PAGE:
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Laser dynamics : laser linewidth broadening measurements

publié le , mis à jour le

Context : We propose an original method for the measurement of the Henry factor (αH) coupling the refraction index and the gain of the amplification medium of a semiconductor laser. This factor was introduced to account for the laser linewidth broadening (1+ αH2) with respect to the fundamental limit [1] given by the spontaneous emission rate of the gain medium which perturbs the laser field maintained by stimulated emission (Schawlow-Townes equation). Even though the dynamics of diode lasers has been investigated during a few decades, for quantum cascade lasers (QCLs) investigations of their linewidth are not many and results are sometimes contradictory. We propose an original method of measurement which should allow a better understanding of the dynamics of these lasers.

Method : The technique which will be applied consists in the observation of the laser response to optical feedback, in a regime of weak feedback levels [2]. Optical feedback induces a change of the emission frequency and power. One can show that a measurement of both these parameters allows to deduce the αH coefficient. The originality of this technique rests on the use of a resonant optical cavity in a V-shaped geometry (see picture below).

Objective : The goal is the determination of the Henry factor for different types of semiconductor lasers : Diode lasers in the near infrared ( 2μm) to obtain results to be compared to previously published values ; then in particular QCLs and ICLs (intra-band cascade lasers) in the mid infrared (around 5μm) which have become commercially available only these last few years.

Expected skills  : The candidate will have good knowledge of laser optics and an interest in instrumental developments and modeling.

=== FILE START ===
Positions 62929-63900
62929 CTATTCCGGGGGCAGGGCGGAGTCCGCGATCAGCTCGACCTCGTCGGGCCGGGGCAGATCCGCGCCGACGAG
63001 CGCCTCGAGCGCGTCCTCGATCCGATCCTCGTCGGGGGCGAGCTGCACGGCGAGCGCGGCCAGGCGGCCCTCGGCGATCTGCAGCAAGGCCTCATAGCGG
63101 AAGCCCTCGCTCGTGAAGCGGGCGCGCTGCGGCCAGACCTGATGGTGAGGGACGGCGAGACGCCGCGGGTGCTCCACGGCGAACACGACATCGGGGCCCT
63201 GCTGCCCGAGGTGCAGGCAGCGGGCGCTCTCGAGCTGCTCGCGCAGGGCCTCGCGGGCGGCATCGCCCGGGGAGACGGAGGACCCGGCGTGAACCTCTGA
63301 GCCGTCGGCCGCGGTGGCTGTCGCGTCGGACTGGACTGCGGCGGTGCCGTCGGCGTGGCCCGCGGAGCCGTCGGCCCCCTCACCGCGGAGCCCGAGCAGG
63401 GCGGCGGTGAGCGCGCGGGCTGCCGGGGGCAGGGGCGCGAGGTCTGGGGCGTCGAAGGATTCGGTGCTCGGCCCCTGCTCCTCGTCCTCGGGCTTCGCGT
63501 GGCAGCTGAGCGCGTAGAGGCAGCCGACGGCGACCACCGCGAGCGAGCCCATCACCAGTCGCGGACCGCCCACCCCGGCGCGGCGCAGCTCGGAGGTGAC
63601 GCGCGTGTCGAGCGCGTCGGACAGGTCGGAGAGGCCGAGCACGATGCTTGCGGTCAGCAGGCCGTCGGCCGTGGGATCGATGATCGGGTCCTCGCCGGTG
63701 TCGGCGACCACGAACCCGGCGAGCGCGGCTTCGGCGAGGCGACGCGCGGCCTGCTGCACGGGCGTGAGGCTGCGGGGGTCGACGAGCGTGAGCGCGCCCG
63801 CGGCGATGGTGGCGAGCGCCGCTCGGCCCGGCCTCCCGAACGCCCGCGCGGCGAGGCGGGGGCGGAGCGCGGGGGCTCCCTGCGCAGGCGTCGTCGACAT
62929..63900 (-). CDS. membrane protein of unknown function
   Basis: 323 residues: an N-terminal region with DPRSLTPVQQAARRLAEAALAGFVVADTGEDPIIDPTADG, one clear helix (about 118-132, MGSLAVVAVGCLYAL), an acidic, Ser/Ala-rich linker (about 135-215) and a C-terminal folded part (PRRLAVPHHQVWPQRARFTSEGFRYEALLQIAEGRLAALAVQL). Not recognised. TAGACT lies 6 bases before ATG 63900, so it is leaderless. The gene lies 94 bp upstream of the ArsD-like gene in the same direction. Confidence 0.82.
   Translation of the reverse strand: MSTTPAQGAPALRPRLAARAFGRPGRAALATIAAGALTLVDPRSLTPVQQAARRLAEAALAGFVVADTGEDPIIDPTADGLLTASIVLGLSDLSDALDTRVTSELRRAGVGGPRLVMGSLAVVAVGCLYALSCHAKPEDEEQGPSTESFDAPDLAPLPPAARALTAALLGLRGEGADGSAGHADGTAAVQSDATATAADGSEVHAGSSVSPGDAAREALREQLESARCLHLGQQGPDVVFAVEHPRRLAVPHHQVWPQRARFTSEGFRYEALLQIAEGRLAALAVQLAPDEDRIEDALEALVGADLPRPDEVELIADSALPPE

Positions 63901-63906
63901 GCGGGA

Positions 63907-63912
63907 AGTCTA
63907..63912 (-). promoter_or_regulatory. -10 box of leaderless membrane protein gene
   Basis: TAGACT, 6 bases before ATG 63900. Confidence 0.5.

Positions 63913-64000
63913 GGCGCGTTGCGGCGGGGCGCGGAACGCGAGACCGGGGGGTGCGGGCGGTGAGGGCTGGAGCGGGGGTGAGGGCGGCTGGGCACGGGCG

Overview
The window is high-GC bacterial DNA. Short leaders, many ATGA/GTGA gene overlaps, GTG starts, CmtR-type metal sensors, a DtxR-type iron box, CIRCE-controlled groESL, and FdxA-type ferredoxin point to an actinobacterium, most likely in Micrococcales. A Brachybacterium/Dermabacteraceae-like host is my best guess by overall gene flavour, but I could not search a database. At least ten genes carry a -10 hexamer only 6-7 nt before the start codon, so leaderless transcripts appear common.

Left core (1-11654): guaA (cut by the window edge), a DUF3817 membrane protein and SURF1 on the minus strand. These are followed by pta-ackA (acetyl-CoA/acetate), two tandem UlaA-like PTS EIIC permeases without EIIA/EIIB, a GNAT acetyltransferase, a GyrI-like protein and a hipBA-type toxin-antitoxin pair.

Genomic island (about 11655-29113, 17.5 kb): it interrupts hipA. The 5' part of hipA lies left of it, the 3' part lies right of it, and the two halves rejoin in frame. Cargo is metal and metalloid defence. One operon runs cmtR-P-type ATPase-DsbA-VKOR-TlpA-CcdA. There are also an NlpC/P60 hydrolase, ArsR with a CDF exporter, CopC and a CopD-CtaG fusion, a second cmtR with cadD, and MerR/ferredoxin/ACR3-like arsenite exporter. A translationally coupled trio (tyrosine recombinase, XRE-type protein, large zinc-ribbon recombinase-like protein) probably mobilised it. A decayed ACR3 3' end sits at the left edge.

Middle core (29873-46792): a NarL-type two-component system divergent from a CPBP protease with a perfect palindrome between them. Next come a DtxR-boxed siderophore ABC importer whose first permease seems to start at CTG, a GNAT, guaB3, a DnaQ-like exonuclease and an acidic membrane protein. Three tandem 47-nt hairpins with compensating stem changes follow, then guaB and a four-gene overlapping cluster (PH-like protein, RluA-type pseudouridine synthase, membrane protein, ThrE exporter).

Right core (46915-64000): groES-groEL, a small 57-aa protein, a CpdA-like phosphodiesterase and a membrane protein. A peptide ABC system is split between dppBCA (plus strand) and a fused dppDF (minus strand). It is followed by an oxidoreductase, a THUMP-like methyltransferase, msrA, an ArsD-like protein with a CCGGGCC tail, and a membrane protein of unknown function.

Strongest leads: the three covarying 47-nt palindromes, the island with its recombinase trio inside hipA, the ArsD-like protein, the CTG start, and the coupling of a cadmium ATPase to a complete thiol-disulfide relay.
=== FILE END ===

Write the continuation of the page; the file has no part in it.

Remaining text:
Master 2 internship : position available from February 2019, for a duration of 2 to 6 months. PhD continuation possible (well suited).

Supervisor : Irène VENTRILLARD, LIphy, Grenoble, France irene.ventrillard@univ-grenoble-alpes.fr https://www-liphy.ujf-grenoble.fr/-LAME-

Collaboration : Jérôme MORVILLE, ILM, Lyon, France
jerome.morville@univ-lyon1.fr

Scheme of principle of a QCL laser

Figure 1 : Scheme of principle of a QCL laser subject to optical feedback generated by a V-shaped optical cavity formed by three high reflectivity mirrors (in blue). A mirror mounted on a piezoelectric translator (PZT) and an attenuator are used to adjust the phase and intensity of the optical feedback, respectively. The signal is measured at the cavity output by a photodiode (PD) and normalized by the laser power (measured by another PD). Phase control by acting on the PZT is performed by an electronic controller which extracts an error signal from the analysis of the shape of the signals transmitted by the cavity. We have a few of such setups which have been realized for application to high sensitivity laser absorption spectroscopy trace gas analysis [3].

[1] C. H. Henry, “Theory of the Linewidth of Semiconductor Lasers,” IEEE J. Quantum Electron., vol. 18, no. 2, pp. 259–264, 1982.
[2] C. Szwaj, E. Lacot, and O. Hugon, “Large linewidth-enhancement factor in a microchip laser,” Phys. Rev. A - At. Mol. Opt. Phys., vol. 70, no. 3, pp. 4–7, 2004.
[3] J. Morville, S. Kassi, M. Chenevier, and D. Romanini, “Fast, low-noise, mode-by- mode, cavity-enhanced absorption spectroscopy by diode-laser self-locking,” Appl. Phys. B, vol. 80, no. 8, pp. 1027–1038, May 2005.